What is an Acute Locked Back?
An acute locked back happens when an unguarded movement causes a sudden jolt of pain to shoot through your back.
It happens in many ways, such as turning over in bed, getting out of a car, or even bending forward to pick up a book. In fact, the absence of effort and preparedness for what you were about to do seem to play a key part.
Causes of an Acute Locked Back
- Segmental stiffness
- previous disc herniation.
- back muscles which have been feeling tight for a while.
- Muscle weakness
- The small muscles around the stiff segment of your back become weak. Consequently, they fail to prevent the sideways twist of your lumbar spine.
- A reliance on your superficial back muscles causing a loss in the core stability
- The timing and the co-contraction of segmental muscles being out of synchronisation
1) The Acute phase—– Back muscles lock up to protect the individual spinal joint
- A sudden sharp pain at the beginning of a movement
- The pain at this stage can alternate between a cramp hovering in the background and an excruciating jolt whenever you move.
- Your back feels rock hard, secondary to constant pain and muscle spasm.
2) The Sub-Acute phase—- within a few days the intensity of the acute condition should start to settle
- As the muscles relax, it becomes easier to move. Although, it is still painful with simple movements such as turning over in bed and switching positions.
- The broad surface area of pain becomes reduced to a localized area of soreness becoming easier to pinpoint the focus point of the region causing the pain.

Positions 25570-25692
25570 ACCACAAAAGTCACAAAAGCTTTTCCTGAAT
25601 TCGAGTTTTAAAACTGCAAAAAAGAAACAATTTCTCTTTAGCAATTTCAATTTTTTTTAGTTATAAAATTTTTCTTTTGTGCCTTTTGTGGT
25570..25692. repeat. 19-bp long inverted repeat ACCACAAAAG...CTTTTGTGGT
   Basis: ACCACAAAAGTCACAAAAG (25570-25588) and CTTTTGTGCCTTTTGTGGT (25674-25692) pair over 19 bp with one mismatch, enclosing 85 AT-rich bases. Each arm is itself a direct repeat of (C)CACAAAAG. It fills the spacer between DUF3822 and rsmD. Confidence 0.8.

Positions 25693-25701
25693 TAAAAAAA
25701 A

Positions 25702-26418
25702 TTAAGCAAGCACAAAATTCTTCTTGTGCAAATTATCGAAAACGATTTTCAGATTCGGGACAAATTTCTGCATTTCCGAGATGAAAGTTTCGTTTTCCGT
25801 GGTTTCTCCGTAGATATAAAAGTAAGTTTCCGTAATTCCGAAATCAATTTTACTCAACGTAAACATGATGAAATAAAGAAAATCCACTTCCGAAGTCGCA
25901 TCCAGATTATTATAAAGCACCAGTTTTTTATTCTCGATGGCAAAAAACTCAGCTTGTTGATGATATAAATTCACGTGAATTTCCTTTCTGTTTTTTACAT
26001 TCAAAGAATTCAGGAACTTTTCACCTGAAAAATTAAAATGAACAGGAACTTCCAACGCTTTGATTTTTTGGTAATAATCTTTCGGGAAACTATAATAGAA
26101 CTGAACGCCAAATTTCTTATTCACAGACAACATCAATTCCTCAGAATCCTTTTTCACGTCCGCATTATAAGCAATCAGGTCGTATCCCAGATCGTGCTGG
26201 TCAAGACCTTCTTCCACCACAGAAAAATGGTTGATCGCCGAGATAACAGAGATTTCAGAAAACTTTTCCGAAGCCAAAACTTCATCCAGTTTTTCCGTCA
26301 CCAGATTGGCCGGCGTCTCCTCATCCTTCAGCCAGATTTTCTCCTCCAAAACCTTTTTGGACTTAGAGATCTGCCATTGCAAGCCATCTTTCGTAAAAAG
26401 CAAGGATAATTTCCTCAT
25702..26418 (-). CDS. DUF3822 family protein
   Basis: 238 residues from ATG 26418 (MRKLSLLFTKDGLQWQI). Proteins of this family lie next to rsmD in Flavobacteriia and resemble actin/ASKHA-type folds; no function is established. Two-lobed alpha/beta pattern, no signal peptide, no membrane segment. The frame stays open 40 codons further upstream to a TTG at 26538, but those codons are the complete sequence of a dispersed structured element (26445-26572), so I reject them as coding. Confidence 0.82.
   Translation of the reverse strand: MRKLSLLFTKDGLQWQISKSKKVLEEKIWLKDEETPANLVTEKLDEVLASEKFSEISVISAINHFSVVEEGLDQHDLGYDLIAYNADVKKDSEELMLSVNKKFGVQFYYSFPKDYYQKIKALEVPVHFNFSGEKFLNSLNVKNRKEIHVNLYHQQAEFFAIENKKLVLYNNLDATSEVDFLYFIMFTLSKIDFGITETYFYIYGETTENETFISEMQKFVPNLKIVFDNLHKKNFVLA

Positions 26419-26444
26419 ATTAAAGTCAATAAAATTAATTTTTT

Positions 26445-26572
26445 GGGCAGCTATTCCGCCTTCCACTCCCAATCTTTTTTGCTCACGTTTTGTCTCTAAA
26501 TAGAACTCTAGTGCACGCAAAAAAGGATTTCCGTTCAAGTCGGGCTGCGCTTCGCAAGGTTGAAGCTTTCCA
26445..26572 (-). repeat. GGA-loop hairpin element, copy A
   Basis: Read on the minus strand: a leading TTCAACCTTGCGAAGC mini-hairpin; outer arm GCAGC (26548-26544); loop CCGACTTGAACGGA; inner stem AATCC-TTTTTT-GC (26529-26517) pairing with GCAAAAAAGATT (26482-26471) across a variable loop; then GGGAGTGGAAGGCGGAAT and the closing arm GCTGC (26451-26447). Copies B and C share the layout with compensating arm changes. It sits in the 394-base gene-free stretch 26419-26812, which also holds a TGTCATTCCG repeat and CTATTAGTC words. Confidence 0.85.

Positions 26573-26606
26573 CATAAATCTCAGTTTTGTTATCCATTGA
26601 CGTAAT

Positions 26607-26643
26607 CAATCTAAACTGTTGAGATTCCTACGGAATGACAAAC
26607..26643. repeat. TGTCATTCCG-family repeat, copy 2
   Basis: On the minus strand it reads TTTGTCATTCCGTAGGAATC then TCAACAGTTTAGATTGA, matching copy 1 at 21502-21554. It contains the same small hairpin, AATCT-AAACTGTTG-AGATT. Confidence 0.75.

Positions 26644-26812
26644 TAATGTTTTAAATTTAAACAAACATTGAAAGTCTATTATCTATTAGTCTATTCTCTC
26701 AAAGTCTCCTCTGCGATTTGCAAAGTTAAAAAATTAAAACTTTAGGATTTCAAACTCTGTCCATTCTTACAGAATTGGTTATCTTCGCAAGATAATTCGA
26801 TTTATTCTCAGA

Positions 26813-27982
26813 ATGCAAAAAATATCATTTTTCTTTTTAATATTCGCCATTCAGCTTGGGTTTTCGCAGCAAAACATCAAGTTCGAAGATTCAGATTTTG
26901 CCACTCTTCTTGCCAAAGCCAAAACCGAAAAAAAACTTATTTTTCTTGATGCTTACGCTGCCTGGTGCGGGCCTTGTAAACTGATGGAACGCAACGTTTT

- Your back feels bruised and fragile and the pain is no longer constant.
3) The Chronic phase—– the protective muscle spasm is greatly reduced; the joint underneath often emerges as dysfunctional region.
- Low grade tenderness and chronically stiffened muscles in your back
- Pain in the buttock and thigh increases and decreases in accordance with activities which create the pressure on the facets (e.g. sitting in a slumped position, such as computing and commuting or prolonged bending activities like gardening)
What To Do for Acute Locked Back
When your back goes into spasm, the initial treatment goal is to get the muscle to relax and thus relieve the pain. Some effective treatments include:
A Short period of rest
Pushing through the pain may lead to further injury and delay recovery. Rather than trying to push through the pain, give it a rest for a few days.
Cold therapy will help reduce local inflammation, which in turn contributes to relieving the pain. An Ice pack can be applied for 15 or 20 minutes, then give the skin a rest for a couple hours before the next application.
Comfortable inclined position
When you rest, you can reduce stress on your lower back by laying on your back in bed. Your upper body supported at a slight incline and a pillow propped under your knees. Also, try sitting at an incline in a reclining chair with your legs supported and knees slightly bent.
Based on the stage and the presentation of your condition, the physio will work on the inflammation reduction, promote joint mobility and releasing muscle tightness initially.
Once the pain level in your back has reduced, the physiotherapist will guide your return to physical activities safely. The goal for physiotherapy at this stage is to get your back moving as soon as possible. Prolonged inactivity can stiffen your muscles and lead to more pain. The gentle movements on your back can promote blood flow, which in turn helps expedite the healing process.